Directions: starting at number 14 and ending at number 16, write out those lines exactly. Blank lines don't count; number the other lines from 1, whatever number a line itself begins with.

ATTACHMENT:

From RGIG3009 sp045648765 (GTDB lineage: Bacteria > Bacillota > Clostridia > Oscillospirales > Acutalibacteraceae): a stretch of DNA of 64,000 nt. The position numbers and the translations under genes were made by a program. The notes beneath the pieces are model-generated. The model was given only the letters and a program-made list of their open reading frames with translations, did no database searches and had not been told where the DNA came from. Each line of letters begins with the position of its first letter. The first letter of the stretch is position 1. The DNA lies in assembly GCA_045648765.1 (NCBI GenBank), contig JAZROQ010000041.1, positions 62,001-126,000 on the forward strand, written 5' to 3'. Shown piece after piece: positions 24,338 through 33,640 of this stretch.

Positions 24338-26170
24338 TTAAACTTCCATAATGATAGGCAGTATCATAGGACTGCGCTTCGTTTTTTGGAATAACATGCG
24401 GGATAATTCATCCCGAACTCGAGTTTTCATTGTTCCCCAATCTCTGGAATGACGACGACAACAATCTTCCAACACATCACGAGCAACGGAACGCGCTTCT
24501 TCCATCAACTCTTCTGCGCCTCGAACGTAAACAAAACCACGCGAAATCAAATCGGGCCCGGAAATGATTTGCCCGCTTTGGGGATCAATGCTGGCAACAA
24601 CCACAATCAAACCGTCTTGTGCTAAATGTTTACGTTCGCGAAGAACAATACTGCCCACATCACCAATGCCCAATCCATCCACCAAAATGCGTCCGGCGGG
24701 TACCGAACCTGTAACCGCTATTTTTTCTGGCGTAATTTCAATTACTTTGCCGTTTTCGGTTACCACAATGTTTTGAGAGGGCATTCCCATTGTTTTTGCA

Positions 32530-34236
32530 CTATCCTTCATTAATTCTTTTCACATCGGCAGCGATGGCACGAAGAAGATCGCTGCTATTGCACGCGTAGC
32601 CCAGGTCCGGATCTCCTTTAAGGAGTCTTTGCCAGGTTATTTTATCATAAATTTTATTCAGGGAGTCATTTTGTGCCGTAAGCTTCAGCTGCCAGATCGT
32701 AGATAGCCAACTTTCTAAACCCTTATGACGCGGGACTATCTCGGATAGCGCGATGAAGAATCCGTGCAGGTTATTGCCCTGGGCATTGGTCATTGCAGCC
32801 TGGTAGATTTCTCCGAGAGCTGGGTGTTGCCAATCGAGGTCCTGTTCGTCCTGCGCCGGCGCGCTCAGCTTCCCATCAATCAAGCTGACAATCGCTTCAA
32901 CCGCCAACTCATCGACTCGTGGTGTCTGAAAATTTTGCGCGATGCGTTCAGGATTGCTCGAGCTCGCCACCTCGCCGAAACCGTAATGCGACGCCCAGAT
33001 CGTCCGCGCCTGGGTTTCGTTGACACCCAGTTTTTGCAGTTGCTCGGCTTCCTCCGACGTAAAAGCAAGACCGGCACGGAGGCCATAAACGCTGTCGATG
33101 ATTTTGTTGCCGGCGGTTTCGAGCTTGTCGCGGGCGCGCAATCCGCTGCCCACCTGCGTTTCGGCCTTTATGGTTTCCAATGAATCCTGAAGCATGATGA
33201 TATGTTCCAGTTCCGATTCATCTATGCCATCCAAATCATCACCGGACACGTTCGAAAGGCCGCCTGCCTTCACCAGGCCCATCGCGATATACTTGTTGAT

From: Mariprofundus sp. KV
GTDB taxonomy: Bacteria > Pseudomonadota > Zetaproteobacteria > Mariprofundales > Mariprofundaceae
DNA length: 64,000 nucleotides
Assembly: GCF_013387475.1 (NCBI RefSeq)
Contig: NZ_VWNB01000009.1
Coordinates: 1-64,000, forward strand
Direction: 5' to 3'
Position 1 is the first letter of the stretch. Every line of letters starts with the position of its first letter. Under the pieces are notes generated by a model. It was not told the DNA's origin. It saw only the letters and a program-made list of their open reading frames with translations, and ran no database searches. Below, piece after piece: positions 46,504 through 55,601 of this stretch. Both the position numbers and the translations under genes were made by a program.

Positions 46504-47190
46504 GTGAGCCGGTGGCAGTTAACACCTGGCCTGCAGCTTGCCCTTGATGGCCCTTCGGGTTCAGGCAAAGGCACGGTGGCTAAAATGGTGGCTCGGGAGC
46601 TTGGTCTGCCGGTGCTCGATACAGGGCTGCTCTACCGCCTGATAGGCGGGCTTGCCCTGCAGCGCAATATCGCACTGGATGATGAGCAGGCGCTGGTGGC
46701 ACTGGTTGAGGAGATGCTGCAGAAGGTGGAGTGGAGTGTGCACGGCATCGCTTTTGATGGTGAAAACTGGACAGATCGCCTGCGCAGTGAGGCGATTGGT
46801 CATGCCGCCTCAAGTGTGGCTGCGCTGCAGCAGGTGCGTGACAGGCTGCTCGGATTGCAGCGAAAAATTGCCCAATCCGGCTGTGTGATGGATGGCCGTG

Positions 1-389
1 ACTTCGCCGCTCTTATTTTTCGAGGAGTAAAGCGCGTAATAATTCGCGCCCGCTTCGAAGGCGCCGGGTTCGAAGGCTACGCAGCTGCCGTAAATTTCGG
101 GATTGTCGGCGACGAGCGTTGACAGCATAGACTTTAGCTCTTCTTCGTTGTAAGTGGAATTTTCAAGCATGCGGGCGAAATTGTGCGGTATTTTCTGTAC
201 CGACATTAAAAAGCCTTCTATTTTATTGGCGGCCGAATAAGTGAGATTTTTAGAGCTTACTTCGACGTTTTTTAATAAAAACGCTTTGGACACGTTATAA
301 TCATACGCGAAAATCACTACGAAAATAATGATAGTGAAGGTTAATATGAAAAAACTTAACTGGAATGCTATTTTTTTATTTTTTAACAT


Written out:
33001 CGTCCGCGCCTGGGTTTCGTTGACACCCAGTTTTTGCAGTTGCTCGGCTTCCTCCGACGTAAAAGCAAGACCGGCACGGAGGCCATAAACGCTGTCGATG
33101 ATTTTGTTGCCGGCGGTTTCGAGCTTGTCGCGGGCGCGCAATCCGCTGCCCACCTGCGTTTCGGCCTTTATGGTTTCCAATGAATCCTGAAGCATGATGA
33201 TATGTTCCAGTTCCGATTCATCTATGCCATCCAAATCATCACCGGACACGTTCGAAAGGCCGCCTGCCTTCACCAGGCCCATCGCGATATACTTGTTGAT